Only certain children should get BCG vaccine

HIQA recommends selective vaccination
  • Deborah Condon

Only certain newborn babies who have an increased risk of contracting tuberculosis (TB) should receive the BCG vaccination, the Health Information and Quality Authority (HIQA) has recommended.

The Bacillus Calmette-Guérin (BCG) vaccine provides protection against TB, which is caused by a bacterium called mycobacterium tuberculosis. The vaccine is provided to all children here as part of the routine childhood vaccination schedule.

TB usually affects the lungs, but can spread to other organs as well. Symptoms can include a persistent cough, sputum overproduction, weight loss, fever and night sweats.

TB is contagious and in the past, it was a very serious illness and was highly prevalent in Ireland, however it is much less common now. Some 324 cases were notified last year.

Currently Ireland is one of only two western European countries that vaccinates everyone with the BCG.

HIQA has just published a health technology assessment on this topic, advising the Minister for Health that Ireland should move away from its current policy of universal vaccination to a selective strategy instead. It said that this advice is based ‘on the best available evidence'.

"Selective vaccination would focus resources on those who are at higher risk of contracting TB; one in eight newborns will continue to be eligible for the vaccine. This includes infants born in, or whose parents are from, a country with a high incidence of TB, those in contact with patients with active respiratory TB, and members of an at-risk group, such as the Traveller community in Ireland," explained HIQA's director of Health Technology Assessment, Dr Máirín Ryan.

She noted that it would be important to consult with groups who are considered at higher risk ‘to determine the most acceptable and efficient way to identify those eligible for vaccination'.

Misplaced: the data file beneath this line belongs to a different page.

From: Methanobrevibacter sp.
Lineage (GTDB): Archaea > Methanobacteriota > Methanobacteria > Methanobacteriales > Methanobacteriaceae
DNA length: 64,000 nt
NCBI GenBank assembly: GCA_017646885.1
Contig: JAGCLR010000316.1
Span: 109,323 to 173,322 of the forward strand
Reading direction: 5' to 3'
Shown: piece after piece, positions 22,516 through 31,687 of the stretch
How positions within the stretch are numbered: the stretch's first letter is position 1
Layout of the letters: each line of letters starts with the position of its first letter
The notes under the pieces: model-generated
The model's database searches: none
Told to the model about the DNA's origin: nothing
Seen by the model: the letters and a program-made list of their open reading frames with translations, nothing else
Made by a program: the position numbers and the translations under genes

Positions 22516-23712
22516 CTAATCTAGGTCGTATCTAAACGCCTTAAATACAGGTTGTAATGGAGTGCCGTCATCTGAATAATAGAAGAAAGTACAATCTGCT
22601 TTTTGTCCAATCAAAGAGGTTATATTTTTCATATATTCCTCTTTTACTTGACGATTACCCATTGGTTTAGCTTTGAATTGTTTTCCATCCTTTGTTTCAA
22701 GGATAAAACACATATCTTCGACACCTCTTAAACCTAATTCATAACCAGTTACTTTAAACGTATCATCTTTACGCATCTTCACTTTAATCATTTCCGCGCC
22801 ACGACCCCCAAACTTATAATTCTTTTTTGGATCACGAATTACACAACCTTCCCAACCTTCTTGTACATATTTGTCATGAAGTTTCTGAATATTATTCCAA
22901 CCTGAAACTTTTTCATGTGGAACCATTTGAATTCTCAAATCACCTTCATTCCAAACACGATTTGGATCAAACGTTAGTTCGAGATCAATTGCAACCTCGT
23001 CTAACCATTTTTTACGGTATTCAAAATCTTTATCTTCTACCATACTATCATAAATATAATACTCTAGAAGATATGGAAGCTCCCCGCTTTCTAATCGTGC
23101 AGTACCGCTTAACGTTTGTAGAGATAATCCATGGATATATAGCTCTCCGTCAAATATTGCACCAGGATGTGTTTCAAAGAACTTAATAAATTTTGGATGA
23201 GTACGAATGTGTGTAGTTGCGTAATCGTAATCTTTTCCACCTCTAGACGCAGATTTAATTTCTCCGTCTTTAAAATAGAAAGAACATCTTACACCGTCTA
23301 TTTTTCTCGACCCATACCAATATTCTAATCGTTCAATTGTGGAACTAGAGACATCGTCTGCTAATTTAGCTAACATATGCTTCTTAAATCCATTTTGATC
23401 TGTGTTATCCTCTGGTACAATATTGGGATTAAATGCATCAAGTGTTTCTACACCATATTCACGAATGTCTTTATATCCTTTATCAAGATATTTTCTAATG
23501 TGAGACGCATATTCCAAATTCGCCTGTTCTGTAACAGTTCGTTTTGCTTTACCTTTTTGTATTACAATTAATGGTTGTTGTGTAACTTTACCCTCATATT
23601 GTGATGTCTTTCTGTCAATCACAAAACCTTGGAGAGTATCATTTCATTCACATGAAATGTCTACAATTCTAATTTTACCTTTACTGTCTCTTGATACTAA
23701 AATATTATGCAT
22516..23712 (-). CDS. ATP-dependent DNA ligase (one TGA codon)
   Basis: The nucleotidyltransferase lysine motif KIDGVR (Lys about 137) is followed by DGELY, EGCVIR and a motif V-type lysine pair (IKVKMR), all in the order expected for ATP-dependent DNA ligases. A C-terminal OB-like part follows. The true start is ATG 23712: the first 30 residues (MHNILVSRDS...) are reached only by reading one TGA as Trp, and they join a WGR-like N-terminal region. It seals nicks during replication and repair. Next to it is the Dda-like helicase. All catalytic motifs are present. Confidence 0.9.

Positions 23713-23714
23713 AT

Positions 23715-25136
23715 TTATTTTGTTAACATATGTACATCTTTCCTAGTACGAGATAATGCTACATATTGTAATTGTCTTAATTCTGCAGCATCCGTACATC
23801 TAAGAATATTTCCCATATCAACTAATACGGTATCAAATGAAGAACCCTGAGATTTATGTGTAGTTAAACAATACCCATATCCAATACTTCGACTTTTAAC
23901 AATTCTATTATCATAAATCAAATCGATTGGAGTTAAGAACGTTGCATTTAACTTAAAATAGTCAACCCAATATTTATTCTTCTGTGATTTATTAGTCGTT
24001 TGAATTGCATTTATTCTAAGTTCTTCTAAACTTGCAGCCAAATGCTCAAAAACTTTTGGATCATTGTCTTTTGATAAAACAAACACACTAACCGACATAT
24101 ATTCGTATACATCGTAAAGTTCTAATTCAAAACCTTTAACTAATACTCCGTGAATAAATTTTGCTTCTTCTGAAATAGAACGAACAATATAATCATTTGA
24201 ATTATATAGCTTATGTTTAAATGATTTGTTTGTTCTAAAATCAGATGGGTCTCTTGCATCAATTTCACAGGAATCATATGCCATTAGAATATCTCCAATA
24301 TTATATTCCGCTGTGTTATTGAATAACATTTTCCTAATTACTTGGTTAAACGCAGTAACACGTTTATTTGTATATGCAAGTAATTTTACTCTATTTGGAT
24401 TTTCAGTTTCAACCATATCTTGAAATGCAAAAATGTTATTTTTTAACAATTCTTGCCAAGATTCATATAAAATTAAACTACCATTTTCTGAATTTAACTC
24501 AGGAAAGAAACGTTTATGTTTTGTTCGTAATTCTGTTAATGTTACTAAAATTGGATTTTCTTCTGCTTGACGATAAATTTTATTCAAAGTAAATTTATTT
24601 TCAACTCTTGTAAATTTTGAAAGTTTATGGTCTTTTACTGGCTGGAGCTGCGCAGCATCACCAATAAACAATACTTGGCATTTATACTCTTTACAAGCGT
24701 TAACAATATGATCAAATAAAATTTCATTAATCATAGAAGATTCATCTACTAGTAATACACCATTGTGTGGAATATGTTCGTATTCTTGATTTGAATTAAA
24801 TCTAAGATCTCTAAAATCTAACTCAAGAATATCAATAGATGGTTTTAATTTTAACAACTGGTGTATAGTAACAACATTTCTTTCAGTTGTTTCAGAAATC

She also pointed out that such a change in the vaccination schedule should only come about ‘if appropriate preventative and protective measures are in place'.

"If selective vaccination is adopted, the most efficient method of delivering the programme needs to be determined to ensure best use of available resources and to minimise the impact of discontinuing universal vaccination," she commented.

Dr Ryan said that a selective programme ‘would achieve a better balance between risks and benefits than the existing universal strategy, while continuing to protect those at higher risk from TB'.

"Falling TB incidence has decreased the potential benefit of BCG vaccination for the majority of children. Selective vaccination would continue to protect those at higher risk while avoiding unnecessary side-effects in those with a limited capacity to benefit from vaccination," she insisted.

She acknowledged that there have been issues with the supply of the BCG vaccine in recent years, however she emphasised that parents should continue to get their children vaccinated ‘until such time that the policy is changed and an enhanced programme of preventative measures is in place'.

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